SAN BERNARDINO, CALIF. — At least two gun-wielding assailants opened fire on a holiday party for county employees Wednesday, killing 14 people in the deadliest mass shooting in the United States since the Sandy Hook Elementary School massacre three years ago this month.
Hours after the shooting, law enforcement officials said two suspects — Syed Rizwan Farook, 28, and Tashfeen Malik, 27— had been killed in a police shootout several miles from the site of the original attack.
In between were four hours of terror that brought the city of San Bernardino to a standstill. Fearful residents sheltered in homes, emergency responders rushed to get bleeding victims to safety, and dozens of law enforcement officers were embroiled in a car chase that took them from a residential street in nearby Redlands to a shootout back in San Bernardino that left both suspects dead, an officer wounded and one more community permanently changed.
The motives behind the mass shooting — the 355th in the U.S. this year — are still unclear. At a late night press conference, San Bernardino Police Chief Jarrod Burguan said that Farook is a U.S. citizen who worked as a health inspector for the San Bernardino County Department of Public Health, which was hosting Wednesday’s holiday party.
Police did not know where Malik was born or where she lived. A third suspect who had been seen fleeing the shootout was also taken into custody, though it was not clear whether he had been associated with the attack.
Asked about the third suspect, Burguan replied, “Right now, as we continue to drill down our information, it looks like we have two shooters. We are comfortable that the two shooters that went into the building are the two shooters that are deceased.”
Farook was at the gathering Wednesday, Burguan said, but he left early “under circumstances described as angry or something of that nature.”
Shortly after, Farook apparently returned with Malik, who officials believe is either his wife or fiancee. Then he allegedly opened fire.
Burguan declined to comment on what may have precipitated the attack. He and other law enforcement officials said that terrorism has not been ruled out.
“One of the big questions that will come up repeatedly is: ‘Is this terrorism?’ ” said David Bowdich, assistant director in charge of the FBI’s Los Angeles office, said at an earlier press conference. “It is a possibility. We are making some adjustments to our investigation. It is a possibility. But we don’t know that yet. And we are not willing to go down that road yet.”
A senior U.S. law enforcement official told the Washington Post that Farook was not under FBI investigation.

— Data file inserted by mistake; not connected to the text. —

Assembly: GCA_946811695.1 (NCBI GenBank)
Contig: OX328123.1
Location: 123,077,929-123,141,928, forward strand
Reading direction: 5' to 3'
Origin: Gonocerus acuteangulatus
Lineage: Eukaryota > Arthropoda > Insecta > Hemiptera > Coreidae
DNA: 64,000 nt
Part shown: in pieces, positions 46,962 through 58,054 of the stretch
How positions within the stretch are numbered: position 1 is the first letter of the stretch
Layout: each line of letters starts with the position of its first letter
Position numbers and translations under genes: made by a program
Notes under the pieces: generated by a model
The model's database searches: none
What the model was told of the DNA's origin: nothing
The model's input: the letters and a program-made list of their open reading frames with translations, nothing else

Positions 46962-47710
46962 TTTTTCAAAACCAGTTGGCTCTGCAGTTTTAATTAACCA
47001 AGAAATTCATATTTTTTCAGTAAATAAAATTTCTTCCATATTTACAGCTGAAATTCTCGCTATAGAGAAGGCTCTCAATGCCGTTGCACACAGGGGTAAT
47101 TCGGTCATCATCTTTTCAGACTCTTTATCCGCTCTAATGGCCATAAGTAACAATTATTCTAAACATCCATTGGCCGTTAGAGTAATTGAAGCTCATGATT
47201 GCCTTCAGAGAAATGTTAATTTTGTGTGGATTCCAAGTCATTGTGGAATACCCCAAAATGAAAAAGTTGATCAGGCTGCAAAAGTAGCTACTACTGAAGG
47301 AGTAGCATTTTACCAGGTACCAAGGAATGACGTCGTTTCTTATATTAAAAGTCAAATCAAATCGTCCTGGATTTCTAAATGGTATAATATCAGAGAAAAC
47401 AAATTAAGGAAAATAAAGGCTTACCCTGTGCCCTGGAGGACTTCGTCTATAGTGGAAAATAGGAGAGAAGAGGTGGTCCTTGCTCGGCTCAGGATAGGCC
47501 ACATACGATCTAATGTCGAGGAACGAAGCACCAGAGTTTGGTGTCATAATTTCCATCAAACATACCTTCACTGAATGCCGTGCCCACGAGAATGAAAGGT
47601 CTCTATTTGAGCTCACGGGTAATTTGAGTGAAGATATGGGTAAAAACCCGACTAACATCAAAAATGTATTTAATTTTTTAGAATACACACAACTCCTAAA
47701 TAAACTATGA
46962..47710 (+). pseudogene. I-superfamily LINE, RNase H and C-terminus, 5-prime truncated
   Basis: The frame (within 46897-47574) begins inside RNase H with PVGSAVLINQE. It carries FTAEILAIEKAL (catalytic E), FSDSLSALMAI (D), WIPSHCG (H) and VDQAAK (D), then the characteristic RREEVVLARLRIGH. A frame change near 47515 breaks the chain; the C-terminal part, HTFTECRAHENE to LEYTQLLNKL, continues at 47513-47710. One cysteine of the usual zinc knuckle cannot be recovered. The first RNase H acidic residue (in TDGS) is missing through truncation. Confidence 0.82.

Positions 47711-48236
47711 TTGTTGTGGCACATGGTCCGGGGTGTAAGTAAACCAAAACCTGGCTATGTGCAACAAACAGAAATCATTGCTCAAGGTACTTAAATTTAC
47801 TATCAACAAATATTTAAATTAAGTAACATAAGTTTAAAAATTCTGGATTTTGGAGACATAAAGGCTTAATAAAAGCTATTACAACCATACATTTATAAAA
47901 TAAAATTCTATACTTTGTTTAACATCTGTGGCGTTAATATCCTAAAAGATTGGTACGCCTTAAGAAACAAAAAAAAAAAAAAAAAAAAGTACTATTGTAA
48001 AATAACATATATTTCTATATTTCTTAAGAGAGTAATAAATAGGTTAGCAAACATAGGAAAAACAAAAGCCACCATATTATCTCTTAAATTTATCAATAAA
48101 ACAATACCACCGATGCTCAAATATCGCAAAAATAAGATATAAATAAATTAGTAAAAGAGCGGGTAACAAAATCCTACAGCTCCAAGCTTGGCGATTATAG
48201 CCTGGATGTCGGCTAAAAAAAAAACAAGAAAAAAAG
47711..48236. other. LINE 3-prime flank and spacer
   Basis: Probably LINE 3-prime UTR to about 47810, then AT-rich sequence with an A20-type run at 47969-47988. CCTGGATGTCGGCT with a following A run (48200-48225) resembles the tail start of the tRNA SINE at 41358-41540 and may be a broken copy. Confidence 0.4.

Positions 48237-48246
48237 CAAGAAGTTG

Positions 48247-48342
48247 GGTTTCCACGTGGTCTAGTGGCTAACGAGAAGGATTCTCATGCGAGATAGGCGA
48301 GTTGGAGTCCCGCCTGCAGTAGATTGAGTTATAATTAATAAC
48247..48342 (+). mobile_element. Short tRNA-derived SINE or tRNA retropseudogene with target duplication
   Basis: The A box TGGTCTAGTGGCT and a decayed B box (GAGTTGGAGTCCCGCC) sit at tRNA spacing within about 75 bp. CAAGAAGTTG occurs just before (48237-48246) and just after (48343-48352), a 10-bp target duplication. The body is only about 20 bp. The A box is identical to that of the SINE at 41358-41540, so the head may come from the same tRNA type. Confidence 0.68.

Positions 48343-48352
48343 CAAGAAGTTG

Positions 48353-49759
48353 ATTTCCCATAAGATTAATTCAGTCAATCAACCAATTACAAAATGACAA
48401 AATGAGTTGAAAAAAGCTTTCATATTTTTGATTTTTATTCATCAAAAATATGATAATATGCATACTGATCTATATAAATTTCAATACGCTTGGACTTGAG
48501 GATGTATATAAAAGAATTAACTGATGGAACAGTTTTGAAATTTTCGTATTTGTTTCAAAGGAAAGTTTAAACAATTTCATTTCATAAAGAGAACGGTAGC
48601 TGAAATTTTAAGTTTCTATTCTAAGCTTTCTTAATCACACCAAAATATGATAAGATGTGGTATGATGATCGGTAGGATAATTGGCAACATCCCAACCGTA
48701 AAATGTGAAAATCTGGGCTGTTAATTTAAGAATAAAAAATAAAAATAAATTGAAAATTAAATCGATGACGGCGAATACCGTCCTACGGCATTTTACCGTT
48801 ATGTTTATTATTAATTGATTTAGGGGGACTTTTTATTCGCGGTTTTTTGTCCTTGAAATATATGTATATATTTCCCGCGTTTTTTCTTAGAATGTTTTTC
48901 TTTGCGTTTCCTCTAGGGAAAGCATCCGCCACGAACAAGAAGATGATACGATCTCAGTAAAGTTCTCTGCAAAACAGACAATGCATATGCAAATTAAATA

The mass shooting Wednesday erupted at the Inland Regional Center, a three-building complex that houses a conference center and a facility that serves people with developmental disabilities. Dressed in black masks and tactical gear and carrying multiple weapons, the assailants barged into an auditorium where the annual gathering of health department employees was well underway.
Within four minutes of receiving the first 911 call, swarms of police arrived on the scene. It set off a tense, confusing and terrifying day in Southern California as the shooters — their number unclear, their identities unknown, their motives unimaginable — fled the scene in a black SUV and eluded capture for hours.
Police followed a tip that led them to a house in the nearby city of Redlands; records show that a father and son named Syed Farook have lived at that address. During a stakeout there, they spotted an SUV that matched the description of the suspects’ vehicle, and when the occupants drove away, police gave chase. A law enforcement source said the suspects threw objects — possibly pipe bombs — out the window.
The suspects drove back into San Bernardino and, reaching a residential neighborhood, stopped and began exchanging gunfire with more than 20 officers. One officer was injured in the firefight, but police said the wounds were not life-threatening. The two suspects were killed, their vehicle riddled with bullets.
The immediate aftermath was captured by helicopter new crews, who provided a live feed to a national audience watching on television and online. Police officers swarmed the neighborhood, guns drawn, taking cover behind walls and armored SWAT vehicles. Three armored vehicles surrounded the SUV, and officers slowly and methodically determined that no one inside had survived the hail of gunfire.
The two slain suspects were armed with assault rifles and handguns, Burguan said. Three explosive devices were also recovered from the shooting scene.